Papua New Guinea is a country situated just north of Eastern Australia's northernmost point. Close to Indonesia and Australia, the country officially known as the Independent State of Papua New Guinea remains largely unexplored, for good reason. The terrain is challenging and very little transportation infrastructure exists. Dense rain forests, mountains, and wetlands ensures that flying is the transportation of choice.
Nearly 7 million people live in Papua New Guinea. The majority of people live in rural areas. Only 18%, approximately 250,000 people, live in urban areas of the country. There are over 850 indigenous languages spoken by the over 850 traditional societies. This makes Papua New Guinea one of the most culturally diverse countries in the world.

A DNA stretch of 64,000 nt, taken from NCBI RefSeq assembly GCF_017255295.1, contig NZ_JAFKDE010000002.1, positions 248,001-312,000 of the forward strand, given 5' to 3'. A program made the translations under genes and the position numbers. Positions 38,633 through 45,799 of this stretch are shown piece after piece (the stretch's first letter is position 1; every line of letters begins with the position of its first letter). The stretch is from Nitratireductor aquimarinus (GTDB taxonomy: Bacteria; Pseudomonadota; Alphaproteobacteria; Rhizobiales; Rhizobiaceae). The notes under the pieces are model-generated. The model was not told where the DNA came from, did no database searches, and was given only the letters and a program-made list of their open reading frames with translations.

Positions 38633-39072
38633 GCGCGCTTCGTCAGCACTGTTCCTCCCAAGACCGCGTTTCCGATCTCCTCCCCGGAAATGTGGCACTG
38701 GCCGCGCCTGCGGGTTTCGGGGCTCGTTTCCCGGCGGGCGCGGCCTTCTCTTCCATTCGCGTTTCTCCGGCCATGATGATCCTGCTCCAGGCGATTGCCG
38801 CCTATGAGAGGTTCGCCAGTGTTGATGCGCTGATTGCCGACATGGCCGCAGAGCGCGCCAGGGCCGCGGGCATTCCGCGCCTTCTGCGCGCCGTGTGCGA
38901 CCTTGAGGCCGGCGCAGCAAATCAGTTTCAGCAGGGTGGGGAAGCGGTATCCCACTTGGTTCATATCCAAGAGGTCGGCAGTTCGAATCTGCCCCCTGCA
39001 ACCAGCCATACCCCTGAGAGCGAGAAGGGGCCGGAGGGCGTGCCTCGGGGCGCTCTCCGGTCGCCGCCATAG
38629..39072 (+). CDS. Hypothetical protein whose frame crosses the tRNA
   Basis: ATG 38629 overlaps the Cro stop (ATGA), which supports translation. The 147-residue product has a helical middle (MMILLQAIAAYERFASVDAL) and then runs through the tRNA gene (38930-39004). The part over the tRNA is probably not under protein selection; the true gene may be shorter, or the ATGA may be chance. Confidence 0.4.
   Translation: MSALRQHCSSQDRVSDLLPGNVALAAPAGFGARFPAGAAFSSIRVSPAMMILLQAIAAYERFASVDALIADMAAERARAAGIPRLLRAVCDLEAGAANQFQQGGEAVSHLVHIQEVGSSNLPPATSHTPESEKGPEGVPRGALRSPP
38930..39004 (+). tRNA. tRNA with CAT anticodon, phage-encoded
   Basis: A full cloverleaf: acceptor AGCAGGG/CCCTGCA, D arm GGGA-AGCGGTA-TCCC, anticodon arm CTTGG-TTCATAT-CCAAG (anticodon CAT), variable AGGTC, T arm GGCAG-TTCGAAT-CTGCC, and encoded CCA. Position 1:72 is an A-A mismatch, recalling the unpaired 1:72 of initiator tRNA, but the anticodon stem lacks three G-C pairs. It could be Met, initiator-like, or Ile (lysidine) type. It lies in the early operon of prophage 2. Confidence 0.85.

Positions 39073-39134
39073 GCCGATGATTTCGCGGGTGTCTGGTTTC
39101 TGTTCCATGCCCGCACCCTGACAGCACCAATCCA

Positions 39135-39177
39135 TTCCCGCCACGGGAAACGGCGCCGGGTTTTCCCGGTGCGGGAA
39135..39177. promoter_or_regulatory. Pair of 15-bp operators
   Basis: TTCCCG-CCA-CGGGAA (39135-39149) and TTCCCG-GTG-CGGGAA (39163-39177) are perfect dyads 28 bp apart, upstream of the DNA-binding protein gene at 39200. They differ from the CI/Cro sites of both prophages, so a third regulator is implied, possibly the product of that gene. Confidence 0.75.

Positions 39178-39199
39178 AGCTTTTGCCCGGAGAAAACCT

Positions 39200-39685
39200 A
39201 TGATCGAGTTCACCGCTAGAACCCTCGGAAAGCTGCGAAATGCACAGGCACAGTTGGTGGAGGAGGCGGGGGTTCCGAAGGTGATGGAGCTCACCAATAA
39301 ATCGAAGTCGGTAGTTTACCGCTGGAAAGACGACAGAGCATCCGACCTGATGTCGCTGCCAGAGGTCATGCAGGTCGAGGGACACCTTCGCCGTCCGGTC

Papua New Guinea does have a constitution that is acknowledged by the vast societies and clans that populate the country. The constitution states the desire to keep traditional villages and communities viable units of society. Although still a commonwealth realm of Her Majesty Elizabeth II, Papua New Guinea did win its independence from Australia in 1975. Many of the people of Papua New Guinea live in extreme poverty. One third of the population makes less than $1.25 a day. The economy is mainly agricultural.